Scientists have discovered that Mongolia may be a hotbed for novel strains of the equine influenza virus (EIV). There are 3.3 million horses in Mongolia that are critical to the livelihood of Mongolian herders; horses provide transportation and food, and play a huge role in the culture of the Mongolian people.
With more horses than people, Mongolia has had five major outbreaks of equine flu since 1970. Researchers wanted to estimate the prevalence of EIV in horses in between these major outbreaks to help determine whey the outbreaks were occurring. Nasal swabs were taken from 680 horses between 2016 and 2017, and just seven of these tested positive for the influenza A Virus; two more were suspected of having the virus, the researchers reported in Pathogens. However, none of the specimens yielded positive for influenza A under further testing.
Of the 131 herder households surveyed by researchers, none had vaccinated their horses against EIV. It was determined that Mongolia is a hotspot for EIA emergence because of three things:
- EIV vaccination is not common
- wild and domestic equid herds mix
- periodic flu is prevalent
Mongolia has seen three outbreaks with high mortality rates between 1970 and the 1990, with an estimated 20 to 30 percent death rate for all three outbreaks. The most recent outbreak was in 2011-2012, and it occurred in all 21 of the country's provinces.
Interestingly, in a study done by the researchers, over 85 percent of horse owners know about EIV, but only 22 percent know there is a vaccine for the disease. Only 6 percent of households have ever vaccinated their horses against the virus. However, more than 95 percent of households said that they would vaccinate their horse with the EIV vaccine if it was free.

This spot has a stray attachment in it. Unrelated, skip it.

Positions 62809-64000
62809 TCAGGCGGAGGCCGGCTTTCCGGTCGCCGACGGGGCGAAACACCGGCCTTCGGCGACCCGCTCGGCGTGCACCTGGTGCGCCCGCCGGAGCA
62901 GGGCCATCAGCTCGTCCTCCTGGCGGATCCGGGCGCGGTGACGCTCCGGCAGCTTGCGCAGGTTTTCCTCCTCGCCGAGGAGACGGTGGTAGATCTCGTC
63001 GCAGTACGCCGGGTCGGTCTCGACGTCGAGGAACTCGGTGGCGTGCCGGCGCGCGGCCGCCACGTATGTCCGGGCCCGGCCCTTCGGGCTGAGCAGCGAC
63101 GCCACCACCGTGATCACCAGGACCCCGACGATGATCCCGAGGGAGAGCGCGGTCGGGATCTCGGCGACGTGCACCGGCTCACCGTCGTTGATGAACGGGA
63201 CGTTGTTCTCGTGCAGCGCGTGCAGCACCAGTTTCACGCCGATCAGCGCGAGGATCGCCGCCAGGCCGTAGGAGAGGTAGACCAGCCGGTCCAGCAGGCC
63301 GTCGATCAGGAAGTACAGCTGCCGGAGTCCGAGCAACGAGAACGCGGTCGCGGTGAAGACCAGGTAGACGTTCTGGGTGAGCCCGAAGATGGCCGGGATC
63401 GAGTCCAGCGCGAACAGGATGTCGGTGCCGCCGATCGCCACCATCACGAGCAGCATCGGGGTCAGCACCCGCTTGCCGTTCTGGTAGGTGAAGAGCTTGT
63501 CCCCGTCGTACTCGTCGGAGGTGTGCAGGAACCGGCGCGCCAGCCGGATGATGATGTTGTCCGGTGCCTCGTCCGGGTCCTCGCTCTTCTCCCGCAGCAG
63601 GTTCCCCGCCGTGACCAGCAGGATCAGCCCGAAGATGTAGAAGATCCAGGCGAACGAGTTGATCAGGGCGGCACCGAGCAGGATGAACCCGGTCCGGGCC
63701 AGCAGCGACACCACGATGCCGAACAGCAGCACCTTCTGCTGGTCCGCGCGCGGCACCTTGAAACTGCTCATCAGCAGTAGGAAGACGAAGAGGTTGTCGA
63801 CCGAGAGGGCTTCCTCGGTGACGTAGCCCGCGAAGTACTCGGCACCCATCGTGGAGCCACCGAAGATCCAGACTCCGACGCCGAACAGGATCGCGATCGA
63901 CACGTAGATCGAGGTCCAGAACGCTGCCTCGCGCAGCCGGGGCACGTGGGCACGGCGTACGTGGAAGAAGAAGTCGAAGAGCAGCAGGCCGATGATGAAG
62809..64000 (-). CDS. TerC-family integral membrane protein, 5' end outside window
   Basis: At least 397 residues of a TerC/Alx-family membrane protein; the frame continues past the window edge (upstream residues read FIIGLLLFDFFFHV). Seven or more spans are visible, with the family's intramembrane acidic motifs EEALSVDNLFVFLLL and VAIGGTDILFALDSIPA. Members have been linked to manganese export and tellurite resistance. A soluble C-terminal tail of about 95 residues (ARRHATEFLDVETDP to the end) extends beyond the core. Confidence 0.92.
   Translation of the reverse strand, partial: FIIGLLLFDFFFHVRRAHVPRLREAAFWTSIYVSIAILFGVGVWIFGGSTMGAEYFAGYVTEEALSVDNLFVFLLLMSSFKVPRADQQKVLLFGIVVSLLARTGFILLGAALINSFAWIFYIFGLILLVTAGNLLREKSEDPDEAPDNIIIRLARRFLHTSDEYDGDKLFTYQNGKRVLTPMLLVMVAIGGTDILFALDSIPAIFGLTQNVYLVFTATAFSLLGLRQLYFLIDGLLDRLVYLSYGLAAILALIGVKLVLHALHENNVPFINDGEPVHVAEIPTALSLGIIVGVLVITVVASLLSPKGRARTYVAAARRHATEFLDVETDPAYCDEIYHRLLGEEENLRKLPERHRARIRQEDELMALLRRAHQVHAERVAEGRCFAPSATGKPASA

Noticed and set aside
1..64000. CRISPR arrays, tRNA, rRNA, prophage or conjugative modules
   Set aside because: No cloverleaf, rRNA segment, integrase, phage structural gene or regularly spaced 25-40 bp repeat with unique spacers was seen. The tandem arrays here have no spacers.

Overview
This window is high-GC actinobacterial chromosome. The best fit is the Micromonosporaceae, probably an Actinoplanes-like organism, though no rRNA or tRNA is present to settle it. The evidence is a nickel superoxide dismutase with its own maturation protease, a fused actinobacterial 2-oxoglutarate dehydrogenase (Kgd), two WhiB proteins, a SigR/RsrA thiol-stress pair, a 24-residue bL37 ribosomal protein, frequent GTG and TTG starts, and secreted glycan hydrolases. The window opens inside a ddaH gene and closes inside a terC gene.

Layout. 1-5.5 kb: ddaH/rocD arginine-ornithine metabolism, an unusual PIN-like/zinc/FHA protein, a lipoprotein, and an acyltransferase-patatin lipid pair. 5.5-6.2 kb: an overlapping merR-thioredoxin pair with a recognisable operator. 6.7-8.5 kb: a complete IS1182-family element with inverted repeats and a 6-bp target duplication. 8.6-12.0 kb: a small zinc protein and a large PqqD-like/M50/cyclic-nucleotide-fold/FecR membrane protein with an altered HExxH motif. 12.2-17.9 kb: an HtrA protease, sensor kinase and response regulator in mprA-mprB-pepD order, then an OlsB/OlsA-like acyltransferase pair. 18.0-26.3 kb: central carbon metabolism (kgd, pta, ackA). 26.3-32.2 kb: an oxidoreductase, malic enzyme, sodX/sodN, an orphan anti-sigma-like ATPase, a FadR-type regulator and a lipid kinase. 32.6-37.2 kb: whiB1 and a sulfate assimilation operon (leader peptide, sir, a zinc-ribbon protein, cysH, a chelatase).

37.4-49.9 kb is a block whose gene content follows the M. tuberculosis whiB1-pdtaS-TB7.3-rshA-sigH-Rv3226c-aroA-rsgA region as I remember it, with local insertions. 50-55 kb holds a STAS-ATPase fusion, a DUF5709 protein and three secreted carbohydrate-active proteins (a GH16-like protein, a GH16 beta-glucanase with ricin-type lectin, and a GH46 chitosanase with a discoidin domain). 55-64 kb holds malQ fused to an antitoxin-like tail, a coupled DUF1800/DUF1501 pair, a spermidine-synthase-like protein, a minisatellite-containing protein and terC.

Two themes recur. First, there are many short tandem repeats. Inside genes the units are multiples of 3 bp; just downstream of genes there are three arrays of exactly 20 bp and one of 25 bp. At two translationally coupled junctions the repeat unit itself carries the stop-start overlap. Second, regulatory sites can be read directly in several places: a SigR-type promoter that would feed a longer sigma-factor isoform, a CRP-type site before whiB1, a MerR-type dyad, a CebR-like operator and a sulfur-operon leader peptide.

Researchers noted that there is a disconnect between the desire to vaccinate and the current practice in EIV care for horses. It was also noted that there was a serious concern of transmission of EIV strains from horses to people. Historically, there have been human flu outbreaks that came on the heels of equine flu outbreaks, including those in 1727, 1750, 1760 and 1872.
The study showed that EIV was endemic to Mongolia in between large-scale outbreaks. How best to encourage vaccination and protection of both horses and humans still needs to be determined.
Read more at HorseTalk.
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